Might I suggest Alan Moore's THE WATCHMEN, and PROMETHIA?

Karnos
05-28-2005, 03:47 PM
The only graphic novel I have read is Allan Moore's "From Hell", and it was quite a shocking ride. Really well made and highly recomended.

Doctor Munoz
05-29-2005, 10:32 AM
I think one of the best comics ever produced it is also one of the first. I am talking about "Little Nemo in Slumberland" by Winsor Mc Cay. This comic strip, published in the New York Herald from 1905 to 1911 is just sheer "art nouveau" magic. It is also for me a beautiful elegy to the loss of childhood, that most hospitable country (alas, not for everyone).
The French poet Aime Michel said something like children are neither happy nor miserable, but sleepwalkers. Hence growing up can be defined as an awakening process. Little Nemo fought for some years every sunday (it was a weekly strip) against any "awakening". He only wanted to carry on riding the roller coaster of his dreams, so beautifully crafted by Mr. Mc Cay. Who would blame him?

The Silent One
05-29-2005, 02:53 PM
Anything by Edward GOREY (My screensaver is a random vignette from his Gashlycrumb Tinies)
I'm a huge fan. "A is for Amy who fell down the stairs..." Should I go on :wink:?

qcrisp
05-29-2005, 06:56 PM
I second (or third, or whatever) all the Alan Moore recommendations.

I do like Gaiman, but have gone off him a bit of late for some reason.

I would certainly describe the Japanese graphic novel, Uzumaki as Ligottian, for those who are interested.

I also very much enjoy escapist fluff, such as Outlanders by Manabe Johji.

Tezuka Osamu is considered the god of the comic book form in Japan, and I can certainly recommend what I have read of his. I believe his story of the Buddha has been translated, but I'm not sure whether the same is true of his Second World War story Adorufu ni Tsugu, which means something like 'To Adolf'.

Doctor Munoz
05-30-2005, 09:23 AM
A new graphic novel suggestion for people who can read French, Italian or Spanish. The article, (in English)which I don't fully support, specially in its political leanings, can be found at www.ninthart.com/display.php?article=646
I do agree on the quality of Oesterheld-Breccia work. Warning to the numerous Frank Miller fan base, :D since the author draws some not too flattering comparisons with the Southamericans work.

Karnos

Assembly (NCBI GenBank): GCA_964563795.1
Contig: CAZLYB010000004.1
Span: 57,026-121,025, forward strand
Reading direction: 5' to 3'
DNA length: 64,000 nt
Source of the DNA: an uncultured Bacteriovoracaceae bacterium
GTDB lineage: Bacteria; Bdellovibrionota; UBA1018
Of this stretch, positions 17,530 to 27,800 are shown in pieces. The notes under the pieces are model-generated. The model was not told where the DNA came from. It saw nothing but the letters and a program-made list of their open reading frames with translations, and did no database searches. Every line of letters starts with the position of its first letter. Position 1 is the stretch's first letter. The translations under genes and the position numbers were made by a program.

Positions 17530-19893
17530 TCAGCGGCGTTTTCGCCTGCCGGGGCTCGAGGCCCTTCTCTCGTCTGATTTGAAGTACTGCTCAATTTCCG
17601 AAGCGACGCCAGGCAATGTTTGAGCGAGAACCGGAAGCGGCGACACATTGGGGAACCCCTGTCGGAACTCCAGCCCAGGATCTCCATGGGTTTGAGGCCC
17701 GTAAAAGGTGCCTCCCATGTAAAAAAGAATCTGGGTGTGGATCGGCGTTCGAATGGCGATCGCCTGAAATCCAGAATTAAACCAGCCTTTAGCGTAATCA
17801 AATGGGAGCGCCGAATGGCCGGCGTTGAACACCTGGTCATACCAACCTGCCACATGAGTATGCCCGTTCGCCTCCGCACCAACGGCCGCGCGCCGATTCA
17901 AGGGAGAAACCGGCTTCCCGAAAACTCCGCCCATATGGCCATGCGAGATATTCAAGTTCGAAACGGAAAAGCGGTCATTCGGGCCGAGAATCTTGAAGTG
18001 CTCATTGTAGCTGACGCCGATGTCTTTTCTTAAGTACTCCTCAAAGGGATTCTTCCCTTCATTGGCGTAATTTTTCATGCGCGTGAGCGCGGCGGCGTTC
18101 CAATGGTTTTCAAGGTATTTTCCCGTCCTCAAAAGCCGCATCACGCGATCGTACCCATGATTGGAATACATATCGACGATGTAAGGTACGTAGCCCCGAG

05-31-2005, 12:36 AM
I would certainly describe the Japanese graphic novel, Uzumaki as Ligottian, for those who are interested.
.

I listened to your advice and placed the three volumes in my amazon shopping cart :wink: I had to read just a few reviews online to have my attention picked, mainly because I am fascinated by spirals...

bendk
05-31-2005, 03:28 AM
This thread started me rummaging through my comic boxes. I came up with a few more:

BRATPACK by Rick Veitch
About some unusual superheroes and their sidekicks. Not at all like Alan Moore's WATCHMEN - which I also liked.

THE MASK. I'm not a big fan of the movies, but the early series put out by Dark Horse Comics were very good. Both violent and funny as all get-out.

LENORE by Roman Dirge
About an adorable little dead girl and her humorous misadventures. She is named after Poe's poem.

I agree with the recommendations for Edward Gorey. In addition to many of his cartoon books, I have quite a few books that he illustrated. I used to love watching the intro to the PBS series MYSTERY! that was based on his artwork.

I'm a big fan of Gahan Wilson too. I have most of his cartoon books. Unfortunately, they are often repetitive and poorly produced. I wish someone would put together a comprehensive collection of his work like they did for Gary Larson. I bought THE COMPLETE FAR SIDE on eBay for $80.00 postpaid, and it was one of the best purchases I have ever made. These books are wonderful. The only drawback to them is you can't read them in bed; they weigh a ton.

I also have a bunch of Jim Unger's HERMAN collections and PLAYBOY CARTOON books and albums. Funny stuff.

On Dr. Zirk's recommendation, I read THE FRANK BOOK by Jim Woodring. (I almost keeled over when I discovered my local library had a copy). It took me a while to get into it, but I finally fell into a groove. I won't go so far as to say I understood it, but I enjoyed it. Woodring has a truly bizarre vision. They got Francis Ford Coppola to write the introduction. I would love to know how that happened.

Stu
05-31-2005, 05:08 AM
Doctor Munoz, that article on Oesterheld was fascinating. Makes me wish I was bi-lingual so I could read a copy of Mort Cinder. And even though I'm a Miller fan I agree with the writer's assessment of 300.

And just to get Alan Moore's name mentioned on this thread once more I don't think anyone's mentioned his Swamp Thing work yet.

Dr. Zirk
05-31-2005, 03:06 PM
Some great recommendations here - thanks to all of you who have posted suggestions. This has given me a lot of good ideas about which titles I need to be looking for.

Glad to see that bendk was able to check out Jim Woodring's The Frank Book. I didn't like Woodring's stuff at all when I first ran across it in the pages of Heavy Metal years ago, but it's grown on me over the years, and now I think he's a real genius - the Frank stuff is especially amazing.